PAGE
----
For decades, Chrysler worked on an alternative engine design that might have provided a very flexible alternative. It ended without fanfare in 1979, and was never picked up again – as far as we know. Richard Benner, Jr., wrote: “Mike Eberhart (who works here at Chrysler St. Louis) is the guy who takes the vehicle around for shows all over the U.S. He gives rides in the vehicles (I have ridden 3 times) and for anyone who says they did ride it it, if they did, they sign into a log that’s kept here at the St. Louis Museum of Transportation, who owns the vehicle.
Mike just has it on loan to work on and transport it. He did much of the work himself to get it running and in the condition it is in.” One turbine-powered car, not made by Chrysler, was entered into professional racing at the Indianapolis 500; the turbine itself was a standard aviation unit, and the car involved nearly won, but a bad wheel bearing took it out of the race. Turbine powered cars were then excluded from racing through rules. Have a look at the history for this fascinating attempt to bring something new to automobile engines.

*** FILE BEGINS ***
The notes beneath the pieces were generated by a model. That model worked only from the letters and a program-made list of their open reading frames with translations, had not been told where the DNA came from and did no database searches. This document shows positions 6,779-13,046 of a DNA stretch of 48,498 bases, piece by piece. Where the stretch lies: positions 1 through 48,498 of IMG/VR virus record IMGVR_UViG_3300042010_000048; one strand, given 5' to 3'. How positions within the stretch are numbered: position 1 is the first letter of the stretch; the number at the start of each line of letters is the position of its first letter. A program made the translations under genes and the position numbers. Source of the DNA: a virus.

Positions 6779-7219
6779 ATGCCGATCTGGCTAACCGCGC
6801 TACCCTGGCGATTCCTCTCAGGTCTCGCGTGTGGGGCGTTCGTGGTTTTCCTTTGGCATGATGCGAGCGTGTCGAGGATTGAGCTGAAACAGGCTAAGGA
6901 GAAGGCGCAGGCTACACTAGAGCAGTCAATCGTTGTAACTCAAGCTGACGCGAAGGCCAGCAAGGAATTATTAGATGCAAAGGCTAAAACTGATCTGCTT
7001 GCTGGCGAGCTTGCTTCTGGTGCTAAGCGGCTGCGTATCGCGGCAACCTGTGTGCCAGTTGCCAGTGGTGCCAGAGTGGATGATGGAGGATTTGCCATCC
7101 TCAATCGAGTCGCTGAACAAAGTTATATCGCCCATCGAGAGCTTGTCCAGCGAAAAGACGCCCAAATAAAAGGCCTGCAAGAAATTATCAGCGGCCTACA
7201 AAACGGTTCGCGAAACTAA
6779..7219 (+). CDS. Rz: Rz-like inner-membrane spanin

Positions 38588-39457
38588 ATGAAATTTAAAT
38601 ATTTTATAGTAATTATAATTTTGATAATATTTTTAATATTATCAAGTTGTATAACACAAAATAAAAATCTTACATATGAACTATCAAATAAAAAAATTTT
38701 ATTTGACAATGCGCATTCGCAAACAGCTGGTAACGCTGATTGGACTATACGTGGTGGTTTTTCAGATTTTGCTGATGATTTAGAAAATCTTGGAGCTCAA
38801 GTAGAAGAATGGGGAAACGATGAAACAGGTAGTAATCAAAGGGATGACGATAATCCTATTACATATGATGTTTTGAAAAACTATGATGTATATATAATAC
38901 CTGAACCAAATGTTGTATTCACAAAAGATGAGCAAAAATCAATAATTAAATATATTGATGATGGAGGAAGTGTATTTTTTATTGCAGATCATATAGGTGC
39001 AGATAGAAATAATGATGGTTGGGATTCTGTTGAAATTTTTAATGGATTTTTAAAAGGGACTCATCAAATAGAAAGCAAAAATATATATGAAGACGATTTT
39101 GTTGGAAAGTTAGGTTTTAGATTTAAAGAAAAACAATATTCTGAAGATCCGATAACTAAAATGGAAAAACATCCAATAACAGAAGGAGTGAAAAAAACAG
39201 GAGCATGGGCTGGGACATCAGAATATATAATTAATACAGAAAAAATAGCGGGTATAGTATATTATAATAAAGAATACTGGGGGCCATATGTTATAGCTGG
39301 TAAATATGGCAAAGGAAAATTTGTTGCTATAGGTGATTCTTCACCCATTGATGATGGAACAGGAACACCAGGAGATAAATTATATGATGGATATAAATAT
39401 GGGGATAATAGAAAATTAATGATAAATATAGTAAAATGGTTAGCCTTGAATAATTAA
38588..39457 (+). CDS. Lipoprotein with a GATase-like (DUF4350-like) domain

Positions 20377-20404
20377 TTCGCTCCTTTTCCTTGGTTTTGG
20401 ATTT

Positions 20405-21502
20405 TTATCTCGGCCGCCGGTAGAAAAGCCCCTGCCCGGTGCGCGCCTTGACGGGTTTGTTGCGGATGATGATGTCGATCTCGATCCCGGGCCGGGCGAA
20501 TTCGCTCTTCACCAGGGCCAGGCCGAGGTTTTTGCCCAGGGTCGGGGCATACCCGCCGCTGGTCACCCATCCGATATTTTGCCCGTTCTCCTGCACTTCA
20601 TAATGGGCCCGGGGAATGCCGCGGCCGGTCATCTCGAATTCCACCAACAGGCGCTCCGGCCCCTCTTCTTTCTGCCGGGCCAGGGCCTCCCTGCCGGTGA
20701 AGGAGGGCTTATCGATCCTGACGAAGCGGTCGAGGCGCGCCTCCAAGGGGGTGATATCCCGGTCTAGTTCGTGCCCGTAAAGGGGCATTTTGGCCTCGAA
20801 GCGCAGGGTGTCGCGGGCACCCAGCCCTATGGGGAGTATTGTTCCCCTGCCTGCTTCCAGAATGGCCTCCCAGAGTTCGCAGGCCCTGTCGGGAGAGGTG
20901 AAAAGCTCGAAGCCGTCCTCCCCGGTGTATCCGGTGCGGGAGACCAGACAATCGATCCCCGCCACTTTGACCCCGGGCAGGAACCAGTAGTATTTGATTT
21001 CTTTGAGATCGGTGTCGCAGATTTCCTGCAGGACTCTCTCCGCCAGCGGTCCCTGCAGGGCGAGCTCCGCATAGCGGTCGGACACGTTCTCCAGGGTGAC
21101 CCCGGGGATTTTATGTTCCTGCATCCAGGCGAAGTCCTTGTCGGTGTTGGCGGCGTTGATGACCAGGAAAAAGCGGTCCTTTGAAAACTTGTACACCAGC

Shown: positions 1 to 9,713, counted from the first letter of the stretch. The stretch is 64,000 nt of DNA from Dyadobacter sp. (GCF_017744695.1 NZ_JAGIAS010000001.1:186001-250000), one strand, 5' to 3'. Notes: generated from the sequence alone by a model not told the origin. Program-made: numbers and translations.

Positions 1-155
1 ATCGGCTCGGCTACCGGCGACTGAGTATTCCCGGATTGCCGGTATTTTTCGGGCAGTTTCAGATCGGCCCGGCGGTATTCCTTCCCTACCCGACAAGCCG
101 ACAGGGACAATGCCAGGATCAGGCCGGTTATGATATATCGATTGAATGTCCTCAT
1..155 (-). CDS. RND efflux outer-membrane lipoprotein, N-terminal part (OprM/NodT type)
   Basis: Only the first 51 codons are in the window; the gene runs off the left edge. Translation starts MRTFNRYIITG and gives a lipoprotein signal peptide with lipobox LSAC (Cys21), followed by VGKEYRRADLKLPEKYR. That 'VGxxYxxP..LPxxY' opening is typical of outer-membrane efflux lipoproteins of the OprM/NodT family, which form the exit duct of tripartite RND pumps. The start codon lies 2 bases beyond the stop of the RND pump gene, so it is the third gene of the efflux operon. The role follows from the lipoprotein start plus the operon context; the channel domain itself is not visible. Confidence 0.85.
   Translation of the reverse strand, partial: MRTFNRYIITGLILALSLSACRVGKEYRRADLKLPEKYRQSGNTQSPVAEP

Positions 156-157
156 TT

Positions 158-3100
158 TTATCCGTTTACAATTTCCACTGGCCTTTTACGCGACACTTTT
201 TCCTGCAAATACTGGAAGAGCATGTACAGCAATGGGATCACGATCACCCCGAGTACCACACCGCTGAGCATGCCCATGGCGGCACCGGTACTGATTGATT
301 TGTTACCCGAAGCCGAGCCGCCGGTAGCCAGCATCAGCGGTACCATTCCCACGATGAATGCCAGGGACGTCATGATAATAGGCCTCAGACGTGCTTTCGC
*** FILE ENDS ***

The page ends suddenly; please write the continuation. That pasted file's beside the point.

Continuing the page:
I probably don’t need to tell you how important your disc brakes are! Having good brakes just keeps you out of trouble. Carefully maintaining your brakes is the key. With disc brakes, brake pads rub on a disc, or rotor, to slow the wheels. The pads are attached to a caliper that squeezes them against the rotor. It’s kind of like how squeezing the handbrake on a bicycle pushes the brake pads against the wheel of the bike.
We’ve all heard some weird stories about how to get better gas mileage and other things that’ll improve or damage our car’s fuel economy. While some of these may have a kernel of truth to them, many are actually completely false. Here are a few of these car myths that don’t really have any truth to them at all. Following them won’t increase or decrease your car’s fuel efficiency.